• The proportion of patients readmitted to a hospital which forms part of NSFT within 28 days of being discharged from a hospital which forms part of NSFT has increased from 5.3 per cent in 2013-14 to 8.33 per cent in 2015-16. This is an increase of 57 per cent in the last two years, indicating that people are being discharged before they are ready and that there are insufficient beds (page 97). It is very bad for the patient and expensive for the NHS. It appears that these statistics do not include patients placed in private hospitals or in other NHS Trusts, so it is likely that readmission rates including these would be worse still
  • The ‘patient experience’ of community mental health services has declined from 8.6 in 2013-14 to 7.3 in 2015-16, a fall of 15 per cent (page 100)

Staffing

  • The CQC Inspection Report of October 2016 states ‘We were concerned that staffing levels, including medical staff, were not sufficient at a number of inpatient wards and community teams across the trust’
  • Average staff pay has fell by 4.4 per cent, from £28,180 to £26,947 (page 32)
  • The number of doctors employed by NSFT in 2015-16 was 160 (page 47). In 2012-13, NSFT employed 268 doctors. This represents a cut of more than 40 per cent in the number of doctors
  • The number of nursing staff employed by NSFT in 2015-16 was 1132 (page 47). In 2012-13, NSFT employed 1250 nursing staff. This represents a cut of nearly ten per cent in the number of nursing staff

Finance

  • NSFT’s operating income has fallen by £7.6m since 2012-13. This is a fall of £7.6m (3.5 per cent) in absolute terms but a fall in real terms of 13.2 per cent (2012/3 RPI = 3.6%, 2013/4 RPI = 3.3%, 2014/5 RPI = 2.5%)
  • NSFT’s total operating income fell from £212.8m in 2014-15 to £211.8m in 2015-16. This is a fall of 0.5 per cent in absolute terms but a cut of three per cent in real terms (page 138)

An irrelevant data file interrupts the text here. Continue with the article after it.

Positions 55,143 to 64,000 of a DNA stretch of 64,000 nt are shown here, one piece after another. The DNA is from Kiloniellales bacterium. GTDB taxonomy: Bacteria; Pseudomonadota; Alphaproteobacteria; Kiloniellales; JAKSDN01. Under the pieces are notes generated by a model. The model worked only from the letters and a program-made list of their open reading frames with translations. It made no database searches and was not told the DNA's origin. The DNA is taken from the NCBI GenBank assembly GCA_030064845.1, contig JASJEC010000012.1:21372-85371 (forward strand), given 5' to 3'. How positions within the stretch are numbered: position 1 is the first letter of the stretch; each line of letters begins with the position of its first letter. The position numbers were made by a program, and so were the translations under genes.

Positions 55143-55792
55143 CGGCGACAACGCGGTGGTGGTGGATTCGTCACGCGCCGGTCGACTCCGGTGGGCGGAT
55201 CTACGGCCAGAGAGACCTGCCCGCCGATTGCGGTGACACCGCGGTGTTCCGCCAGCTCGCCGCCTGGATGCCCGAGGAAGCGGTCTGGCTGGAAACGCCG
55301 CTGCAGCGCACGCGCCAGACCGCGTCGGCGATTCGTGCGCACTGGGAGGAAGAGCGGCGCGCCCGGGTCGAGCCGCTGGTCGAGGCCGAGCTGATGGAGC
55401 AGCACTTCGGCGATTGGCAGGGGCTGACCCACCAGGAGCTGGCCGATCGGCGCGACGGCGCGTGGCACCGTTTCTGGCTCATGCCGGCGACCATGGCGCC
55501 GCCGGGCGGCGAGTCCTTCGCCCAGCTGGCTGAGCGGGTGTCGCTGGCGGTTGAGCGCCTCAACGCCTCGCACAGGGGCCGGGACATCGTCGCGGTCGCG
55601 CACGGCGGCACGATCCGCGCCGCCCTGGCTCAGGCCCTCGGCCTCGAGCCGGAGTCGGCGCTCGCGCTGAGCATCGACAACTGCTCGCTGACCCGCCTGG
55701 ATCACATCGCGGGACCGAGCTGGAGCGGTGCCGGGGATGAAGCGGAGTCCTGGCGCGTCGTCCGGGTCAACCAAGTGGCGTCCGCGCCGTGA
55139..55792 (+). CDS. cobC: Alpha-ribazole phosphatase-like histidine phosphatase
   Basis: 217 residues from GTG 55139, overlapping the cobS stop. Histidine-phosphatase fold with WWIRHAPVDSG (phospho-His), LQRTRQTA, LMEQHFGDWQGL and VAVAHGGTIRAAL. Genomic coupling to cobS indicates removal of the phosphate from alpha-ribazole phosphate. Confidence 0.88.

• NSFT’s total operating income in 2013-4 was £216.8m
  • NSFT’s total operating income in 2012-13 was £219.4m
  • NSFT’s operating deficit doubled from £2.02m in 2014-15 to £4.07m in 2015-16 (page 138)
  • NSFT’s deficit was £8.91m in 2015/6 (page 138)

Executive Pay

  • The Fair Pay ratio has worsened by 3 per cent from 6.3 to 6.5 (page 32)
  • Chief Executive Michael Scott’s total remuneration including pension benefits was between £360,000 to £365,000 per year (page 28). Michael Scott’s salary is higher than that of the Prime Minister (page 23)
  • The salary paid to the Director of Finance at NSFT was increased by £5,000 from £125,000 to £130,000 p.a. (page 22)
  • NSFT Finance Director Julie Cave left Norfolk and Norwich University Trust on 13 September 2015 (see NNUH Annual Report page 74). She joined NSFT on 1 December 2015
  • The former NSFT Director of Finance, Andrew Hopkins, left NSFT on 13 September 2015 and joined Norfolk Community Health and Care NHS Trust on 1 March 2016 (see NCHC Annual Report page 60)
  • Andrew Hopkins and Julie Cave appear to have had periods of not working for the NHS for approximately six and three months respectively when moving between NHS organisations yet appear to have been ‘compensated’ throughout
  • It appears that while the Director of Operation for Norfolk and Waveney (Kathy Chapman) was on ‘secondment’, she was paid as an Executive Director in 2015-16 but NSFT does not report her remuneration in the Accounts (page 59)
  • NSFT’s 2014-15 Annual Report stated that Dr. Chapman was on ‘Secondment with NHS England’ (page 100)
  • NHS England told the Campaign to Save Mental Health Services in Norfolk and Suffolk in a Freedom of Information Act response that Dr. Chapman did not work for NHS England

Best Practice / Evidence-based Approach

  • The University of Manchester hosts the Centre for Suicide Prevention publishes the National Confidential Inquiry into Suicide and Homicide by People with Mental Illness
  • The most recent report was published on 6th October 2016
  • It has published an infographic ’10 Ways to Improve Safety’, reproduced below

ncish-infographic

Considering each recommendation in turn:

  • Safer wards
    • NSFT has again been criticised by the CQC for the safety of its wards with the CQC reporting ‘We found a number of environmental safety concerns. Whilst some work was being planned or underway to remove potential ligature risks, we were concerned that planned actions would not adequately address all issues. We also found that the layout of some wards did not facilitate the necessary observation of patients’